Ah, but the provision of the original United States Constitution that forbade congressional action against the slave trade also had an expiration date (1808). That provision, however, is distinguishable from Pakistan's 21st Amendment on three grounds. First, it was part of the original grand bargain by which the sovereign states agreed to subject themselves to the new Constitution; second, rather than granting the new government a power for a defined period, it withheld one; and third, it had a 20-year term -- a far cry from the mere two-year duration of a single Congress.
Admittedly, if this masquerade-amendment argument were embraced by the court, it would leave the door open to Parliament simply to enact the same measure all over again, but this time without an expiration date. There being no evidence that the politics of military courts with jurisdiction over civilians have materially changed, that could well happen even if Parliament next time around were to conduct a serious debate rather than permit itself to be stampeded into precipitous action. The court would have merely kicked the basic structure can down the road, and would need to confront it once again, this time without an easy out.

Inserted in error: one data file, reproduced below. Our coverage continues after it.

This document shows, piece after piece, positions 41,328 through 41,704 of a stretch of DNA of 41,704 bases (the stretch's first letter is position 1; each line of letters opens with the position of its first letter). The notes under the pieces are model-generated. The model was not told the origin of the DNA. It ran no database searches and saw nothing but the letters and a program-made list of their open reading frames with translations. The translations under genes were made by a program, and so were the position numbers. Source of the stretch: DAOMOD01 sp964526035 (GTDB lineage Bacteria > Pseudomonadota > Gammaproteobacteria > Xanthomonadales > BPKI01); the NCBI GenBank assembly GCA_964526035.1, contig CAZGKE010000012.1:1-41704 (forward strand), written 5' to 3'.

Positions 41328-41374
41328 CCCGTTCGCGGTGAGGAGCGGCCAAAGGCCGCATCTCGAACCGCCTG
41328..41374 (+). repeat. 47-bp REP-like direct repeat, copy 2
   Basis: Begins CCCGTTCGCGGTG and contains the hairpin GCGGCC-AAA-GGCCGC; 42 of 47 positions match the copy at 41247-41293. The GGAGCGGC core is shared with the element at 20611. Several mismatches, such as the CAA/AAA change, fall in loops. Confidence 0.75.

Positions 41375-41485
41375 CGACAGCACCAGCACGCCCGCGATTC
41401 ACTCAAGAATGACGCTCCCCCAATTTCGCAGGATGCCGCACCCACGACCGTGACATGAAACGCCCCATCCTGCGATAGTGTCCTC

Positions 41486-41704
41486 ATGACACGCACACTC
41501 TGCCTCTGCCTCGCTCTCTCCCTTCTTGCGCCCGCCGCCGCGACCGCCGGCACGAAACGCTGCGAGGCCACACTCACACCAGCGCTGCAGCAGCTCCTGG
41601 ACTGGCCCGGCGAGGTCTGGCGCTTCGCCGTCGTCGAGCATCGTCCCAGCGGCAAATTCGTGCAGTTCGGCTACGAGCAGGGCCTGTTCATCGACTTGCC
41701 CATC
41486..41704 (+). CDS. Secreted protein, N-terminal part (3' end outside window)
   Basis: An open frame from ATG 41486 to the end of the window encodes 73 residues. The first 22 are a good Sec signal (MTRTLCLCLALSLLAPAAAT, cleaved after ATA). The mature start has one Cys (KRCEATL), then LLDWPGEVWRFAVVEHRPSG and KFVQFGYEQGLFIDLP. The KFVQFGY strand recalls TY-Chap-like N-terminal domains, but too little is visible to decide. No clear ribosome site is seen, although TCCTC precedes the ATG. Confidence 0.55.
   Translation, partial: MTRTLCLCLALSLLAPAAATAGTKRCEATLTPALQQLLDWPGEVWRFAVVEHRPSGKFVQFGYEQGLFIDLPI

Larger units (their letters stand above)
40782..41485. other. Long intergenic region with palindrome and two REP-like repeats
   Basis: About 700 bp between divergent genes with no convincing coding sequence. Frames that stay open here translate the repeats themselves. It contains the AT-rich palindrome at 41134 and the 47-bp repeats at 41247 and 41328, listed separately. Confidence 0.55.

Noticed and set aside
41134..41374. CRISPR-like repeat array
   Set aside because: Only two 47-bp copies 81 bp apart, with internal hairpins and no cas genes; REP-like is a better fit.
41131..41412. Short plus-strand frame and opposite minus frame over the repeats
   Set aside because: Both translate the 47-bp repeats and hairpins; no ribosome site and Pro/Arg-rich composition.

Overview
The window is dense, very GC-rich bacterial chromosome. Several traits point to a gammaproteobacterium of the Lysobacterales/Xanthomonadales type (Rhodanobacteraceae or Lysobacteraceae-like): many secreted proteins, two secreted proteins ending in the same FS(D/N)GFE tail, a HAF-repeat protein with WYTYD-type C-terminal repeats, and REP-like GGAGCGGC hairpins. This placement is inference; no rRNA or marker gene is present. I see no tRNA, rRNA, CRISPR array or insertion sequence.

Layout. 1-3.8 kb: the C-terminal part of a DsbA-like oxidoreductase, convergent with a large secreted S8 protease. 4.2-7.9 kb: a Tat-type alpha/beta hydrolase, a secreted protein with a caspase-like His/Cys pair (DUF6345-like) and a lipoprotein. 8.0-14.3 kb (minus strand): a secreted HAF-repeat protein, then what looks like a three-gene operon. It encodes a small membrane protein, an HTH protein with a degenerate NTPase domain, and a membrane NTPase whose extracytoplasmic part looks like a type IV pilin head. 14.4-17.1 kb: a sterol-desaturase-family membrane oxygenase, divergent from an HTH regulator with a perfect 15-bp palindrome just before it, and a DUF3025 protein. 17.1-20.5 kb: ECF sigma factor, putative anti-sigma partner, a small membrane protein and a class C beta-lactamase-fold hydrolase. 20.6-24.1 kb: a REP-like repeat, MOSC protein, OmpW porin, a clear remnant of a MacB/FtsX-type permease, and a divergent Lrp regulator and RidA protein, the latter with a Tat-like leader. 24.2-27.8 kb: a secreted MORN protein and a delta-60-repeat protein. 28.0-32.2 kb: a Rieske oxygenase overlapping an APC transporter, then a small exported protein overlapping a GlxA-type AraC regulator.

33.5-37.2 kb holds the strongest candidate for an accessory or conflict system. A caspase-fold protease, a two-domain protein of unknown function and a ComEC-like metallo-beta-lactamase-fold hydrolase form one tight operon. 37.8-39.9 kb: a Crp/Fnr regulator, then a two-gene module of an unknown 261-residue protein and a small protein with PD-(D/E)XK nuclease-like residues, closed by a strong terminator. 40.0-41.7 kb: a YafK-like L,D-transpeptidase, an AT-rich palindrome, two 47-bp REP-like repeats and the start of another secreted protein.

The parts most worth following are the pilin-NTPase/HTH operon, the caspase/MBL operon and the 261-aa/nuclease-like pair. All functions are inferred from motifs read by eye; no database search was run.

Still, might the more limited, less invasive rationale proposed here be a graceful and broadly acceptable way out of Pakistan's current constitutional dilemma? Comments invited. (Real names only, please.)